Documents of 20th-century Latin American and Latino Art

www.mfah.org Home

IcaadocsArchive

Document first page thumbnail
  • ICAA Record ID
    849142
    TITLE
    Tejano artists at Houston lighting and Power Company / Mimi Crossley
    IN
    Art in America (New York, USA). -- Vol. 65 (May-Jun. 1977)
    LANGUAGES
    English
    TYPE AND GENRE
    Journal article – Reviews
    BIBLIOGRAPHIC CITATION
    Crossley, Mimi. "Tejano artists at Houston lighting and Power Company." Art in America (New York, USA) 65 (May-Jun. 1977)
    GEOGRAPHIC DESCRIPTORS
Synopsis

Mimi Crossley begins her review of the Tejano Artists exhibition with a definition of the word Tejano [Texan] and uses this to differentiate Texas Chicano artists from the rest of the country. She argues that Tejano art is less political and more individualistic; less reactionary and more original artistically. She describes the work of several artists in the show, including Carmen Lomas Garza, Joe Rodriguez, and Enrique Campos. Crossley concludes with her assessment that Tejano art has less to do with the artist’s barrio [neighborhood] and instead is being made wherever Tejano artists find themselves.

Annotations

Mimi Crossley was the art critic for the Houston Post at the time this review was published in Art in America in 1977. The document is important for two reasons: first, it is one of the very few—if not the first—reviews of a Chicano art exhibition for a major mainstream art publication; and second, Crossley’s use of the term “Post-Chicano” to describe Tejano art, especially at this early date in the development of Chicano art, also makes it a seminal record in the historiography of Latino art. Also noteworthy is how she positions all the artists into the standard art historical rubric, describing their art in terms of Surrealism, super realism, and Impressionism. Though she delivers an overall favorable review, in a very telling sentence Crossley lauds an artist for being a “hard worker helping barrio children” as opposed to being “a flamboyant radical organizer,” as if that had any bearing in an art exhibition review.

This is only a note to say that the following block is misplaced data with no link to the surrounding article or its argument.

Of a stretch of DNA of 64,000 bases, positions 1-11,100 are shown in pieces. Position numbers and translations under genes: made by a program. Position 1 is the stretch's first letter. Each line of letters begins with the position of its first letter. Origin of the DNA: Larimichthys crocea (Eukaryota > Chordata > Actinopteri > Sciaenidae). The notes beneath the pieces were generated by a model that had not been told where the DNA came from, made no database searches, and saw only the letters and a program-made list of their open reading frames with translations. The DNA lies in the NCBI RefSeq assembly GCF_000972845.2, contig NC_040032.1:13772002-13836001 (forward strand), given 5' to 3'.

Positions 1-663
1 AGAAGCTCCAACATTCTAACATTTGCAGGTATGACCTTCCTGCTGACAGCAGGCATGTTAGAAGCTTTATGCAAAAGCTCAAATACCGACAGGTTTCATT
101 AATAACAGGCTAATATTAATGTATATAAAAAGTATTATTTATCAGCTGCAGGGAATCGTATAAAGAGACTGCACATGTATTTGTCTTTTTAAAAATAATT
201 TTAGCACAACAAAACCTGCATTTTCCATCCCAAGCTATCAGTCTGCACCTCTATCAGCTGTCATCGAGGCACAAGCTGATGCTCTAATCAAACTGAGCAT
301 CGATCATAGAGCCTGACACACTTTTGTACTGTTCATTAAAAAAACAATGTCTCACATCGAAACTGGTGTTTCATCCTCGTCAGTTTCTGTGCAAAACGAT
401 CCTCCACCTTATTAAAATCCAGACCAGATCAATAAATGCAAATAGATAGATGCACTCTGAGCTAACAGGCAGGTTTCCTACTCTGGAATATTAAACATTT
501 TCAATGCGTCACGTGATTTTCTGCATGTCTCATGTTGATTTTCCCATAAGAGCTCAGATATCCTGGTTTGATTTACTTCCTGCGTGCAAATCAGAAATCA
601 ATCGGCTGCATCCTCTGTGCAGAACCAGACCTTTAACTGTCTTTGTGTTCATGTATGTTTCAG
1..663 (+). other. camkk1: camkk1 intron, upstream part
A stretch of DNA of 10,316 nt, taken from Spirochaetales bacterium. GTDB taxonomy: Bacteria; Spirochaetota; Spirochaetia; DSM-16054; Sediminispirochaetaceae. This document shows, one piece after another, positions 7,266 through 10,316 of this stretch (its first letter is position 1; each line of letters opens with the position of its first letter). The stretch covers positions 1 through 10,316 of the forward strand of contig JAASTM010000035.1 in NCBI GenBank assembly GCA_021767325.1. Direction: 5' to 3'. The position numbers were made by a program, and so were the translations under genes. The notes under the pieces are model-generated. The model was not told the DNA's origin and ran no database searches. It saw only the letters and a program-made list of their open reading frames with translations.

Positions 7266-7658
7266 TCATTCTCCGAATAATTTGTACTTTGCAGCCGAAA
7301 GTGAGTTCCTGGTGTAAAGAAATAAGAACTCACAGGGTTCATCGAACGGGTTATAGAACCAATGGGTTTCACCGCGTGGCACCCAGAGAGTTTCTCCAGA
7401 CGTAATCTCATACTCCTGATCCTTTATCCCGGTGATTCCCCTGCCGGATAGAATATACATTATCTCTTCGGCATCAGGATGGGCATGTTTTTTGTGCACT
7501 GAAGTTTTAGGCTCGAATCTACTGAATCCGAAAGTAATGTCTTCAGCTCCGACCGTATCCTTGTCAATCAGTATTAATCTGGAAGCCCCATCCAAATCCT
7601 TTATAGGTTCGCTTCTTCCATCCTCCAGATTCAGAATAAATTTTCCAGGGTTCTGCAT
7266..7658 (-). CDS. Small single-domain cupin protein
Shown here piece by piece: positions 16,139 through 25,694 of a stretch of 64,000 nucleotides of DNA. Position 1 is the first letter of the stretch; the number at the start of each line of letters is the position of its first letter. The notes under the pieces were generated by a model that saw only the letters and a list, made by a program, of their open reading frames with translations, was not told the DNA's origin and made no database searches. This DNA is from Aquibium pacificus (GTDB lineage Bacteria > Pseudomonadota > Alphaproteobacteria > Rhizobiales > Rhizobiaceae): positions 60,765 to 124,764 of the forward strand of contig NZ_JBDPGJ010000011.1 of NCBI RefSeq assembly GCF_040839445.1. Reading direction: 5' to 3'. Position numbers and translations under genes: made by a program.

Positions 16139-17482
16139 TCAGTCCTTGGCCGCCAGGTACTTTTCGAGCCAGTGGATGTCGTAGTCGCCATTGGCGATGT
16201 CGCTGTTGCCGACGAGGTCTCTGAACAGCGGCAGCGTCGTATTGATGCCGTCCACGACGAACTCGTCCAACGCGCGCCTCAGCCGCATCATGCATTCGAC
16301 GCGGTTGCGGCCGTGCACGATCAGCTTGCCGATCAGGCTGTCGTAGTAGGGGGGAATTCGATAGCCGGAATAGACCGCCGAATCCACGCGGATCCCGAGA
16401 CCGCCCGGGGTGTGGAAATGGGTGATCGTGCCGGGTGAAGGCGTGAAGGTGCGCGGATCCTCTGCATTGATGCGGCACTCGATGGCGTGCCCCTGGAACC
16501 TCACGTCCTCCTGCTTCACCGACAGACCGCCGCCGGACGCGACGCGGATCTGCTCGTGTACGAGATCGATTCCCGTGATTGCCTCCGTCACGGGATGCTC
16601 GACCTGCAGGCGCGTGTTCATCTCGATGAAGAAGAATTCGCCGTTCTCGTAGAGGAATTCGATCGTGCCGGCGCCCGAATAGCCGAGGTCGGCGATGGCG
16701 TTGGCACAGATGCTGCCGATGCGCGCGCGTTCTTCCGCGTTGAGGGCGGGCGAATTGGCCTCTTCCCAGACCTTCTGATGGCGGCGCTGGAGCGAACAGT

Researcher
Tere Romo
Team
Chicano Studies Research Center, UCLA, Los Angeles, USA
Credit
Originally published in Art in America, 1977. Courtesy BMI Media Inc., New York, NY